Stockholm (HedgeNordic) – In preparation of a featured editorial HedgeNordic’s upcoming quarterly report, we had the opportunity to interview Martin Källström, Head of Alternative Investments at the Swedish state pension fund AP1. After he explained AP1’s exciting new approach to integrating hedge fund investments (which you will find in HedgeNordic’s report coming up in early June), Källström shared some insights on how his team engages with managers on sustainable investing. We also followed up on the exclusion story, HedgeNordic’s sister site NordSIP analysed a couple of weeks ago.
“Sustainable investing and ESG are important criteria for us in all investments we make,” starts Källström. “When it comes to some investment strategies, standard ESG criteria are not applicable as such. With specific types of hedge funds, especially CTAs for example, we focus more on the governance side. Environmental considerations are perhaps less important there than in other asset classes we also invest in, like infrastructure or real estate.”
“ESG plays out materially when you invest in the long term,” Källström continues. “The longer the investment horizon, the more important the sustainability of the strategy and the actual investment.”
According to Källström, most local hedge fund managers already have a fairly good understanding of sustainable investing, and its implications. “Hedge funds lag behind other asset classes in general, but the range is wide. Some managers are improving fast whereas others are still entirely disconnected. Here in the Nordics, ESG is on the agenda for most of the hedge funds we talk to. European managers, in general, have now ESG on the agenda. In Asia and in the US, there is definitely still a long way to go.”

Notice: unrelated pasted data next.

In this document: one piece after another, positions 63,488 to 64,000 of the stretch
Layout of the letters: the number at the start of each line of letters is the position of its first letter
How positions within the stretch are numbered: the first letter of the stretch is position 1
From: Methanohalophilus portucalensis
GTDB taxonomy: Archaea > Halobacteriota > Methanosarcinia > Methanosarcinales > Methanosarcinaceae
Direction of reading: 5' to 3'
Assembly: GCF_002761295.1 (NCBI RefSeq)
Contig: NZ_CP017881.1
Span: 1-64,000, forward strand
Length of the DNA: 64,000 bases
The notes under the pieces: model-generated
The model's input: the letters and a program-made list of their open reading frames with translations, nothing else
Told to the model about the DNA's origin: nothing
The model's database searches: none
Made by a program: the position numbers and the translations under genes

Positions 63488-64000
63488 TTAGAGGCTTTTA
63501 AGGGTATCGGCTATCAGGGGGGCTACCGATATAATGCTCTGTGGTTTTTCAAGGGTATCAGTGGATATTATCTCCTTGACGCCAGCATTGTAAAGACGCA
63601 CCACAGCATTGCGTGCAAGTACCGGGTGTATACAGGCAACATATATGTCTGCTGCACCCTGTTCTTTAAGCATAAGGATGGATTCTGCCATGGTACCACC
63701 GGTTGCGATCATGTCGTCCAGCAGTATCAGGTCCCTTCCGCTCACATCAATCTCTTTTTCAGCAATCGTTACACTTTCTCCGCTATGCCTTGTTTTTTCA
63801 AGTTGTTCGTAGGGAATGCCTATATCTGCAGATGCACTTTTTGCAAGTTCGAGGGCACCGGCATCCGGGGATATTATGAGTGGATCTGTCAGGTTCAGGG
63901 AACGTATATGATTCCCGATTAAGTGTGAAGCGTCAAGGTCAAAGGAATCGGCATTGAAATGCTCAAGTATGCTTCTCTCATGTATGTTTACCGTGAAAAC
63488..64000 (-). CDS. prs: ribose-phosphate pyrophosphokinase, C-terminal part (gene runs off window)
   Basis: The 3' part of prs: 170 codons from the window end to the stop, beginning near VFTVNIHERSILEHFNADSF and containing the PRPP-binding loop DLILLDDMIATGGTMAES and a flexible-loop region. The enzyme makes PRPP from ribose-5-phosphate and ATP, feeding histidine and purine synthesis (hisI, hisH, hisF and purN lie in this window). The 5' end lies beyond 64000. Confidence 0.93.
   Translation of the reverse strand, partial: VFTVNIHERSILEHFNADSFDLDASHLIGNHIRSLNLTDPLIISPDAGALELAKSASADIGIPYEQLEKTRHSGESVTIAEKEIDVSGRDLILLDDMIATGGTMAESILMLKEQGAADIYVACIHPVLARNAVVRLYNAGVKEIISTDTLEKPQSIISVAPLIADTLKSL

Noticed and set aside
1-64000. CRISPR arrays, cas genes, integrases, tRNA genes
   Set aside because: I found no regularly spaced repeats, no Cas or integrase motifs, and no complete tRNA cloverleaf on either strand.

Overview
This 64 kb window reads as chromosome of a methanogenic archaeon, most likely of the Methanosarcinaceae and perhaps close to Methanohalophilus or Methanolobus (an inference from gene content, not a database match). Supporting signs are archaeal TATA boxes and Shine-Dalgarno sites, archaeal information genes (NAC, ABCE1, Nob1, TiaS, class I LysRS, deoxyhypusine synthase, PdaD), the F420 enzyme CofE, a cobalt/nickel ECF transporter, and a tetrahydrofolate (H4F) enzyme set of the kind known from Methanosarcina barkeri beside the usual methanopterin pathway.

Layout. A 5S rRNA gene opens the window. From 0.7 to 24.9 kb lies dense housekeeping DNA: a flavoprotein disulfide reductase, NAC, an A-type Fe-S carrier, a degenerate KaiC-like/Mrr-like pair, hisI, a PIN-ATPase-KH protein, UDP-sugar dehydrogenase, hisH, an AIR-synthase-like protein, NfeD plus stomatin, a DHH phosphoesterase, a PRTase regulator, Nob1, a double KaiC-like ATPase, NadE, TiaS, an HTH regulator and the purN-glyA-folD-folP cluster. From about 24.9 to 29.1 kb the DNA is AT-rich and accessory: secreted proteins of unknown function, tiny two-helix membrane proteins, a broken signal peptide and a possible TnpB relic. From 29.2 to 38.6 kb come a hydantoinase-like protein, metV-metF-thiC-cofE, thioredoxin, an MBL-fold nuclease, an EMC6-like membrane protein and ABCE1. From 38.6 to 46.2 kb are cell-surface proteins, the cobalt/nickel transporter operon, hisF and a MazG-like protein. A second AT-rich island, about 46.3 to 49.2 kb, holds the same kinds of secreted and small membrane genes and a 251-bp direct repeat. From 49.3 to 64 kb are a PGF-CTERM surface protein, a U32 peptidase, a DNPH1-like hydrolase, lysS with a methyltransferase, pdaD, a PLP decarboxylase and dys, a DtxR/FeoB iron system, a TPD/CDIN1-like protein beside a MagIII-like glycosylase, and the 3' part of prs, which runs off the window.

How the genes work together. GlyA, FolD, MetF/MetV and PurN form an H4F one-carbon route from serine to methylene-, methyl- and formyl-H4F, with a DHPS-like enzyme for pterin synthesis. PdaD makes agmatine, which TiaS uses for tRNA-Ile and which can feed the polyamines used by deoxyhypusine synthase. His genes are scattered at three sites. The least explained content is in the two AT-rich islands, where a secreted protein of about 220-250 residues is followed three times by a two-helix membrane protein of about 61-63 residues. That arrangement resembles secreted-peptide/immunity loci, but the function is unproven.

Källström and his team take part in spreading sustainable investment practices. “We have been actively educating our managers in this area with the internal competencies we have developed at the AP funds. We are constantly bringing the theme up to the managers. We look at what they do, how they do it and suggest ways they can improve further, whenever possible. Of course, the way we engage depends on the market, the asset class and the time horizon.”
The team also has to take into account the list of exclusions the Ethics Council has set up. While a single investor is not able to impose its own exclusions on a commingled vehicle, for example, it is still possible to influence the managers by engaging with them and withdrawing from the investment when ESG issues are not taken seriously. “Whenever possible, we try to invest through structures where we can integrate our exclusions, such as a managed account,” Källström adds. “We also have another list besides the companies that are strictly blacklisted. There we find all the companies that are on watch, and that we actively engage with. This is though not something we can do directly when the companies are part of a comingled hedge fund, but we do cooperate with the managers and coordinate our engagement efforts, if possible.”
Picture © NordSIP